Which boots will protect me from snakes in Nicaragua?

I need a boot to wear in the Nicaraguan backcountry, where the terrain is mainly small hills and marsh. There are many snakes, so I would like a boot that is comfortable but will protect against snake bites. Any recommendations? Shawn Cabot, Arkansas


It is impossible for me to resist any question that suggests the possibility of poisonous reptiles. And Nicaragua has them. Coral snakes! Rattlesnakes! Even the lovely fer-de-lance!

Cabela’s Kangaroo Featherlight boots

Kangaroo Featherlight boots

Of course, there’s no reason to be alarmist. Snakes, even venomous ones, are like most other creatures on this earth: They hear (or in the snakes’ case, feel—they don’t have ears) you coming, and want to get out of the way. Which is all to the good.

Anyway, basic snake safety starts with leather or other thick-skinned boots that go as high as possible, as the area around your ankle is most vulnerable. I’d give serious consideration to tall hunting-style boots, such as Cabela’s Kangaroo Featherlight boots ($144; They’re not insulated and do not have a waterproof liner, which makes them a little cooler. And they put leather protection well over your ankles.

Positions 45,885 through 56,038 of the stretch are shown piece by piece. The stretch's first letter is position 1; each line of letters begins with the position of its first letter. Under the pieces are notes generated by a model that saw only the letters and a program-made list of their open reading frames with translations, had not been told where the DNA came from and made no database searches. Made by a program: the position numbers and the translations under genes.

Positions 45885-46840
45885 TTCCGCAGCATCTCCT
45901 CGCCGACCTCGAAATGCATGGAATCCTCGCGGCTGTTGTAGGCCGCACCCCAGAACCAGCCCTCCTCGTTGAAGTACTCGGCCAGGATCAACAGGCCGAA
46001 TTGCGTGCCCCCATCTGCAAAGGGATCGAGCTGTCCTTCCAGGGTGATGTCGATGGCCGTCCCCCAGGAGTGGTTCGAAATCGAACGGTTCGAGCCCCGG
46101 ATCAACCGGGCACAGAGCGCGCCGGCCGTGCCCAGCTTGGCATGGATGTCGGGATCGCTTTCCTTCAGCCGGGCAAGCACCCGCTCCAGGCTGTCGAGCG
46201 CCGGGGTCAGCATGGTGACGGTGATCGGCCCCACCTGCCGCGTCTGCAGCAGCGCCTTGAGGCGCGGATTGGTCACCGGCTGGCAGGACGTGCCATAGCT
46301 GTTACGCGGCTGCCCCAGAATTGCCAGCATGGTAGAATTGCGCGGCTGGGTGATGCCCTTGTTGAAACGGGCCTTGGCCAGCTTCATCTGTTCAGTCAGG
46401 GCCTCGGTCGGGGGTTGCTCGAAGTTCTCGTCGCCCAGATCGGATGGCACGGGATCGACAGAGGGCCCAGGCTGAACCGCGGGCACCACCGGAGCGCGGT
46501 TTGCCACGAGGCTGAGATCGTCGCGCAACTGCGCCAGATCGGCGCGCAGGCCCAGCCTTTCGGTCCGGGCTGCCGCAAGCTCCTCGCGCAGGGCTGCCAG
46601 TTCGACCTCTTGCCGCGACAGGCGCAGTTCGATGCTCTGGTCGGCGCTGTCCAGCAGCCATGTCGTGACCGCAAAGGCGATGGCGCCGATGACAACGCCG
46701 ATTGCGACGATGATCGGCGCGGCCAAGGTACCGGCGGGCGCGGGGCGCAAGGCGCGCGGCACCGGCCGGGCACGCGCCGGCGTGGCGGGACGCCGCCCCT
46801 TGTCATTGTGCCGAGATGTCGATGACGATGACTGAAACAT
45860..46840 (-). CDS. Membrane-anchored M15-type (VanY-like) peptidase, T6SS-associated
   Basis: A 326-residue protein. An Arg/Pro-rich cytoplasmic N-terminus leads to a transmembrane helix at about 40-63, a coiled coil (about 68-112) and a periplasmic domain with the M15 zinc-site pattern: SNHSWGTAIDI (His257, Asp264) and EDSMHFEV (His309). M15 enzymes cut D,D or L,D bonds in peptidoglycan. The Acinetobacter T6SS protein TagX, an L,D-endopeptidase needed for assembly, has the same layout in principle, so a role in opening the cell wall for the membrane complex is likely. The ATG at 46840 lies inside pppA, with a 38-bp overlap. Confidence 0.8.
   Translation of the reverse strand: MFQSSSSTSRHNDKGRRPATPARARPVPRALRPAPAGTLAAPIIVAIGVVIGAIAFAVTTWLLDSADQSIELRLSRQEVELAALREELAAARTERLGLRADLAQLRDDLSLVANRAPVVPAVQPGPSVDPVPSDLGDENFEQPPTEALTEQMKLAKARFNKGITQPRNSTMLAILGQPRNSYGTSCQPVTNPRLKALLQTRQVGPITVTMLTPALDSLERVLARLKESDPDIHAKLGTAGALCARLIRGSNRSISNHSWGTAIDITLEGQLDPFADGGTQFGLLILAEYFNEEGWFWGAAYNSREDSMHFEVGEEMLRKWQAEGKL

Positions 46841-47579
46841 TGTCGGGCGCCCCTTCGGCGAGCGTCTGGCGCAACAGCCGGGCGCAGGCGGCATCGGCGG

In a more traditional hiking boot, Asolo’s TPS 535 V ($180; would be fine, as would the Vasque Wasatch GTX boots ($160;

You also can reinforce any pair of boots with several snake-resistant add-ons. Rattlers Knee-Hi Snakeproof Gaiters ($48;, for instance, strap onto any good boot and give you bite-proof protection up to your knees. You also can buy full chaps, which extend above the knee. TurtleSkin Snake Armor Chaps ($225; are a good example.

Good luck!

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Filed To: Hiking Boots
Lead Photo: courtesy, Cabela’s